LONDON Ė Professor William Webb, CTO and cofounder of Neul, has authored a 200-page book outlining the Weightless standard for machine-to-machine communications (M2M) using white-space radio. Warren East, CEO of ARM, likes it as does Tim Whitley, managing director of research and technology at the development arm of communications service provider BT. The book's title is: Understanding Weightless: Technology, Equipment and Network Deployment for M2M Communications in White Space.
Weightless is the standard being developed by a group formed around Neul (Cambridge, England), a startup company pioneering the use of white space radio for machine-to-machine communications (M2M) otherwise known as the Internet of Things (IoT). White space is name given to the unused and underused parts of the wireless spectrum. The most often referenced example is TV channels left vacant in most locations to prevent TV signal to TV signal interference.
Webb is one of the lead developers of the Weightless standard and the book is described as "essential for getting to grips with the Weightless standard for M2M communications."
The book includes several chapters setting up the problems Weightless seeks to address as well as chapters on the standard and how it performs as a network and at the MAC and physical layers. Network security and design and capacity planning are also covered before going on to discuss application support and use cases for the standard. The claim is made that the book serves as a guide to the key decisions and requirements involved in designing and deploying a Weightless network.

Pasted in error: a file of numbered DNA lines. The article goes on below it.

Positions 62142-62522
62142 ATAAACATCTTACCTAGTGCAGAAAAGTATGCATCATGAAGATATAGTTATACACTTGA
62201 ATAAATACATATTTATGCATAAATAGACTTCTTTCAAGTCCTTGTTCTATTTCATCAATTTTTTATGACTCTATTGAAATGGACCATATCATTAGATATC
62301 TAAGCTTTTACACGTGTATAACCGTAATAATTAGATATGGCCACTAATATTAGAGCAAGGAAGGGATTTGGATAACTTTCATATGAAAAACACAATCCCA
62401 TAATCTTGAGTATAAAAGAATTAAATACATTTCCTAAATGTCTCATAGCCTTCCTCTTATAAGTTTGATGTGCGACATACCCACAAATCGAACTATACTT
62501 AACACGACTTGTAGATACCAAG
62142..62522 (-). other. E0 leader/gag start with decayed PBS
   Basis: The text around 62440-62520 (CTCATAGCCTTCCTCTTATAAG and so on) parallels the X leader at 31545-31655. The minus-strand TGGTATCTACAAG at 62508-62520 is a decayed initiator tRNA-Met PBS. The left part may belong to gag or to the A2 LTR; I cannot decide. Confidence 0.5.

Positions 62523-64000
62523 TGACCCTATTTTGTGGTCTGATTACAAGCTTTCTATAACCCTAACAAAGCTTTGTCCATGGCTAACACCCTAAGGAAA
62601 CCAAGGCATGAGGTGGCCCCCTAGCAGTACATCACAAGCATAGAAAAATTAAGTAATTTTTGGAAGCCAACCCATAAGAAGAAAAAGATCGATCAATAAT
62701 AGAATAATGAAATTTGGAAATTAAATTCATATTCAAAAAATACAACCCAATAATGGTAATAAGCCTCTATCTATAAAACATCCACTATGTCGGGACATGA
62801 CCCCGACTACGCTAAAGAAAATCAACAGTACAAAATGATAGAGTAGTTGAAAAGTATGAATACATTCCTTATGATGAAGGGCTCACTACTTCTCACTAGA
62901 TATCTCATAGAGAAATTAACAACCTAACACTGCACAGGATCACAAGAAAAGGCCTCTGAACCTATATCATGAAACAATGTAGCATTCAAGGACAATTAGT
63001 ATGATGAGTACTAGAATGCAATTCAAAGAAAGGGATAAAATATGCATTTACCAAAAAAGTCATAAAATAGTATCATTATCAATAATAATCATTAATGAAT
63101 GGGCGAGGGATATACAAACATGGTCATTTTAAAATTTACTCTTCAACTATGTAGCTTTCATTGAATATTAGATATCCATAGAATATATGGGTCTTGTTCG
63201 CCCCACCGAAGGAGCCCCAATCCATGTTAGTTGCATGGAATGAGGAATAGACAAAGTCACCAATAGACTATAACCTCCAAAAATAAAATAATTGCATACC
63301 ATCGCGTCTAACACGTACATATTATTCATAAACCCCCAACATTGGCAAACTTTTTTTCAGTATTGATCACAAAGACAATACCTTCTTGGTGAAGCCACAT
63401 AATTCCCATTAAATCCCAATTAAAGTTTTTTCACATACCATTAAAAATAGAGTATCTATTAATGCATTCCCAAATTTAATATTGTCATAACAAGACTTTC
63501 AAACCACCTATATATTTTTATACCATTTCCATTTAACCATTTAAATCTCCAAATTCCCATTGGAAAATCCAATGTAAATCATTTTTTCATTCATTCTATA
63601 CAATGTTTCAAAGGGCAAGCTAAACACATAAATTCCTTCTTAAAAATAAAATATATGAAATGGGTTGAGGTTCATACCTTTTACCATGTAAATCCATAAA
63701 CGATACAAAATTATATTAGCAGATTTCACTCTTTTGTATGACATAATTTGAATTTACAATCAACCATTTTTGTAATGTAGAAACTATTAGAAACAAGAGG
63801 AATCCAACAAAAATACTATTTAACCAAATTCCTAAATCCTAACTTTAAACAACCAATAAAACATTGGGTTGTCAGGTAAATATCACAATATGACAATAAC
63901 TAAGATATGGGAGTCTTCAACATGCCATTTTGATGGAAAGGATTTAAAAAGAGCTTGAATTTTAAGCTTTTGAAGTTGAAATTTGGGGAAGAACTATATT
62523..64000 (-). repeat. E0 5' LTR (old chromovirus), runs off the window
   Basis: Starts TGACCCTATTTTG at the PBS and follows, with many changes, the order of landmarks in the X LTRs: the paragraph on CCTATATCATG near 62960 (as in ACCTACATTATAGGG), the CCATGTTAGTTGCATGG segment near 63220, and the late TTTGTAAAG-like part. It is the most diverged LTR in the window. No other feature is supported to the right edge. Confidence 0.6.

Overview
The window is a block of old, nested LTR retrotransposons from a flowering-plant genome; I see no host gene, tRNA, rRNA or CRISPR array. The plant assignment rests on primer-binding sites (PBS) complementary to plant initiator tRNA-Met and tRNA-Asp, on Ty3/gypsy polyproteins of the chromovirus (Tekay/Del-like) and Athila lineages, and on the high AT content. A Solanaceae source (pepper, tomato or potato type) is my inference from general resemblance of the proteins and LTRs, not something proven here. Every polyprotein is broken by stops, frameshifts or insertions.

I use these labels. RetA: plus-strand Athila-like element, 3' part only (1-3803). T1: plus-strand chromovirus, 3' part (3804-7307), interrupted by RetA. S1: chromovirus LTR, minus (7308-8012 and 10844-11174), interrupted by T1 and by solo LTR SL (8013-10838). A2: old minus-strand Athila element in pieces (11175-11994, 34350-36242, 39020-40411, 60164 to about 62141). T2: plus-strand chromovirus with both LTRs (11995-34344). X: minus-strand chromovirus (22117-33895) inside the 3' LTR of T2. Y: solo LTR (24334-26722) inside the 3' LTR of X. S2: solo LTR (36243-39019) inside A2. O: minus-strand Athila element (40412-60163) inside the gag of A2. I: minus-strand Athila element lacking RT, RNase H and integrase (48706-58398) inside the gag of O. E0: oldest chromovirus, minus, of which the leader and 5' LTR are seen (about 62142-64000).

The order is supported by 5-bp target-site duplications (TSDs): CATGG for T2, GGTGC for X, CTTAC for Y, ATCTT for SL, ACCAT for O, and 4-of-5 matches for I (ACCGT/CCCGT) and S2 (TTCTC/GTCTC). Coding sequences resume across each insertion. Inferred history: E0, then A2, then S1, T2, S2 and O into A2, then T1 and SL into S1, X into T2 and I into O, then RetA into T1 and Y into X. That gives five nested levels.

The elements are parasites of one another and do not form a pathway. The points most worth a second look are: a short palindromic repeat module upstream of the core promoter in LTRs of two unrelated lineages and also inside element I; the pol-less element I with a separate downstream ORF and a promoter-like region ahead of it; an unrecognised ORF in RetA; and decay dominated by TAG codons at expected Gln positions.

The hardback book covers more than 200 pages and is published by Cambridge University Press. It is available from Amazon priced at $65.
Professor Webb's credentials are impressive. He is cofounder and CTO of Neul, but prior to that in 2003 he joined Ofcom, the U.K. government's communications regulatory body as senior technologist and head of R&D. At Ofcom he led major reviews of policy including the Spectrum Framework Review, the development of Spectrum Usage Rights and on cognitive radio and white space policy. Web also spent three years in Chicago providing strategic management across Motorola's entire communications portfolio.
Webb has published eleven books, eighty papers and four patents and he is a visiting professor at Surrey and DeMontfort universities.
According to Amazon, Warren East said of the book: "The Internet of Things is an important enabler to a better world, Weightless is likely to be a key component of this, and Professor Webb's book is an excellent introduction to the technology and more widely the applications and business cases. I strongly recommend it to anyone who wants to get involved in this exciting area."
BT's Whitley was quoted saying: "William is well known for his ability to express complex ideas in a clear and concise manner and as lead designer of the Weightless standard is ideally placed to write the definitive guide. This book is essential reading for anyone who is interested in machine communications and the Weightless standard."
Neul, founded in 2010 by some of the original founders of Cambridge Silicon Radio, is included in version 13.0 of the Silicon 60 list of emerging startups published by EE Times. Neul joined the list in version 12.5 published in April 2011.
Related links and articles:
Amazon page for book
Electric Imp's cool versus Cambridge's Neul
Former Apple, Google, Facebook engineers launch IoT startup
Neul 'white space' radio ICs to sample in 2012
Speaking up for M2M radio innovation
EE Times' 20 hot technologies for 2012
Do machines dream of IoT?